Amy Thoreson, deputy director for the Scott County Health Department, has a message for Quad Citians, especially teens and 20-somethings.
"We have to get it together, Quad-Cities,'' Thoreson said during a Friday COVID-19 videoconference, addressing a spike in positive cases this week.
Thoreson was joined by Dr. Louis Katz, an infectious disease specialist and medical director at the Scott County Health Department, and Nita Ludwig, administrator for the Rock island County Health Department.
Both Rock Island and Scott counties experienced upturns in positive cases this week. Scott County is in the midst of a dramatic, rise, with 81 positive cases since Wednesday, and a total of 548 positive cases reported by Friday at 7 p.m. That's up 103 cases in a week. Ten people have died. Rock Island County has recorded 20 positive cases since Wednesday, 59 since Sunday, and 861 positive cases overall, resulting in 28 deaths.
"For the past few months, I have been asked by family and friends if COVID-19 was keeping me up and night and for the most part my response has been no,'' Thoreson said. "The community response to COVID-19 was good and our numbers did not climb at the rate of others.''
Sleep, Thoreson said, is now an issue.
"Yesterday (Thursday), the positive-case reports kept coming in like winnings on a slot machine," she said. "We have never seen anything like it and I have colleagues who have been here for over 40 years. Yesterday (Thursday) 40 cases were identified in Scott County, approximately 6% of the cases we have identified since our first case March 21 and equal to 15% of the cases in April at our peak. Then it was scary, but not real in our community. It's real now."
Katz and Thoreson had a strong message for those ages 17-29.
They said contact tracing — talking to people who tested positive about where they had been in the last two weeks — shows the surge in Scott County is a result of increased traffic to bars, restaurants and entertainment entities, as well lax stance on social distancing, lack of face coverings and general hygiene (frequent hand washing).
'This is failure to control the first wave'
Katz cautioned this is not a "second wave" of the virus.
"We are surging," Katz cautioned. "This is not a second wave; this is failure to control the first wave. Three quarters of these patients were asymptomatic and infected over the past 7-14 days. There is an increase in hospital admissions and over the next 7-10 days we are going to see stress on the hospital systems. The average age (of a COVID-19 patient) in April was 59 and the average age last week was 29, lowered because of teens and young adults.
"I want to talk source control," Katz added. "A mask on me is to prevent me from infecting someone else. We shouldn't be in a social distancing situation without a mask. We are jeopardizing school openings at the end of August by these actions and long-term business-to-normal is being jeopardized by these actions. I would reimpose all social distancing initiatives prior to the reopening of the state (Iowa)."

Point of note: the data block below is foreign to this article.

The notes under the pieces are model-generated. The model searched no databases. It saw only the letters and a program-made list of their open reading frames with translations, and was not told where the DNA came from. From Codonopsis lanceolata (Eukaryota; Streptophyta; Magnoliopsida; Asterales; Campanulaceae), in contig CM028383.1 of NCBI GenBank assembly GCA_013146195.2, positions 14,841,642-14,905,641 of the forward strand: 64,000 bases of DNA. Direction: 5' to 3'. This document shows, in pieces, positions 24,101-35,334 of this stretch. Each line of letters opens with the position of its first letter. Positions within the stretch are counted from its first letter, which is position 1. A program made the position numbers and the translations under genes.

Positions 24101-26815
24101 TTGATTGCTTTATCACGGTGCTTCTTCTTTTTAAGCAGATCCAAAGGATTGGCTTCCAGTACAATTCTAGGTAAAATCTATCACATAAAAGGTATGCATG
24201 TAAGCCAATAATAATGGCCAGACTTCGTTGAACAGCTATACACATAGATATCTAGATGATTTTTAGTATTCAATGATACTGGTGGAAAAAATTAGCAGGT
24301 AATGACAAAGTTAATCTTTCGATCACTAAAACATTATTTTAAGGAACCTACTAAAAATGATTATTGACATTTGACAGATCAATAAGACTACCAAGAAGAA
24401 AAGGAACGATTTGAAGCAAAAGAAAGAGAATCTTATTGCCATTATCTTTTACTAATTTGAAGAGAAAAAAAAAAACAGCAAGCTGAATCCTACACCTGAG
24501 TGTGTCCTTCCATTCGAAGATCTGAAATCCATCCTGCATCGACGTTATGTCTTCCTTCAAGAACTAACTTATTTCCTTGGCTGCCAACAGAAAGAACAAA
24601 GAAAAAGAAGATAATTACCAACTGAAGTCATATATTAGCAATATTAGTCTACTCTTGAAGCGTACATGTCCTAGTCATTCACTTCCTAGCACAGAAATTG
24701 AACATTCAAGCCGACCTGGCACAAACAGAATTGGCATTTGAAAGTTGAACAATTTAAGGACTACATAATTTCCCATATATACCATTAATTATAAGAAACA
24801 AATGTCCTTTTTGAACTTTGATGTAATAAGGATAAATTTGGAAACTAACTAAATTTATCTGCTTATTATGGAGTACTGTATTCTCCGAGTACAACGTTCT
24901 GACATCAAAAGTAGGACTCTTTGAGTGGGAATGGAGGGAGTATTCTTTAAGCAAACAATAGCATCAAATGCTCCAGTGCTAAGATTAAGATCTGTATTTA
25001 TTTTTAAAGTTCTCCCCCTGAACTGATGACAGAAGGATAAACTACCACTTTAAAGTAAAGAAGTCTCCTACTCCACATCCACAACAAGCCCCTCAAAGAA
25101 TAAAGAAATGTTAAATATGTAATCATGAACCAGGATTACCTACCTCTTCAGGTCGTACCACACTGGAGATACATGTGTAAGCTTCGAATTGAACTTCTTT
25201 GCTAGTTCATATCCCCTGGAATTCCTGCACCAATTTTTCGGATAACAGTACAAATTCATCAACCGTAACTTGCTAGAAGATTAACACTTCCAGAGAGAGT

Katz, Ludwig and Thoreson agree that protests did not seem to factor into the increase. Katz also noted increased testing is not playing a role.
"Risk of transmission outdoors is less than indoors," he said. "Shoulder-to-shoulder, with no face covering on, and general lack of hand-washing are issues. Some have tried to explain recent increase to increased testing. This is not the case, because our epidemic curve is exclusively people with illness. This is not an artifact of testing."
Katz also cautioned against the city of Davenport holding a fireworks show set for July 3 along the riverfront.
"Any mass gathering that brings people together from unrelated households is inadvisable," he said. "I can't ban the fireworks, but if someone asked me if we should have a mass gathering on July 4 (July 3), I would not."
Restaurants closing because of positive cases
On social media, Iowa Quad-Cities bars and restaurants are posting about positive cases among their staff. Atomic Coffee, Foundry Food and Tap and the Treehouse Pub and Eatery have all closed temporarily.
In a phone conversation Friday, Foundry Food and Tap assistant manager Nehemiah Briggs, confirmed the closing. He referred to a Facebook post from owner Michael Dewitte.
"Our highest priority is to protect the health and well-being of our people and our community," Dewitte said in a Facebook post. "As always Foundry will continue to take measures to push our safety precautions and standards. Internally we have informed our staff and thoroughly reviewed all our safety standards. We will continue to provide hand sanitizing stations at our entrance and common areas. We are requiring all staff that interacts with guests to wear protective masks. We will continue to ensure maximum social distancing and crowd control policies are in full effect. Lastly, we continue to actively educate our team about COVID-19 prevention strategies. Our community is our foundation and protecting our community will continue to and always be our top priority."
A similar post dotted the Facebook page of the Treehouse Pub and Eatery.
"We are announcing that three employees have tested positive with COVID-19. It is unclear when or where each individual contracted the virus. Our employees have been tested and did not return to work until negative results were confirmed. We have been taking every precaution in order to keep our environment safe for all customers and our staff, as well as following all protocols and guidelines. This includes disinfecting all surfaces, menus and areas on a routine basis. Based on the knowledge that symptoms may not be present during the entirety of the virus, moving forward we will be taking temperatures of all employees before entering our restaurant. We hold the safety and health of our community at the highest priority and truly appreciate all of your support.''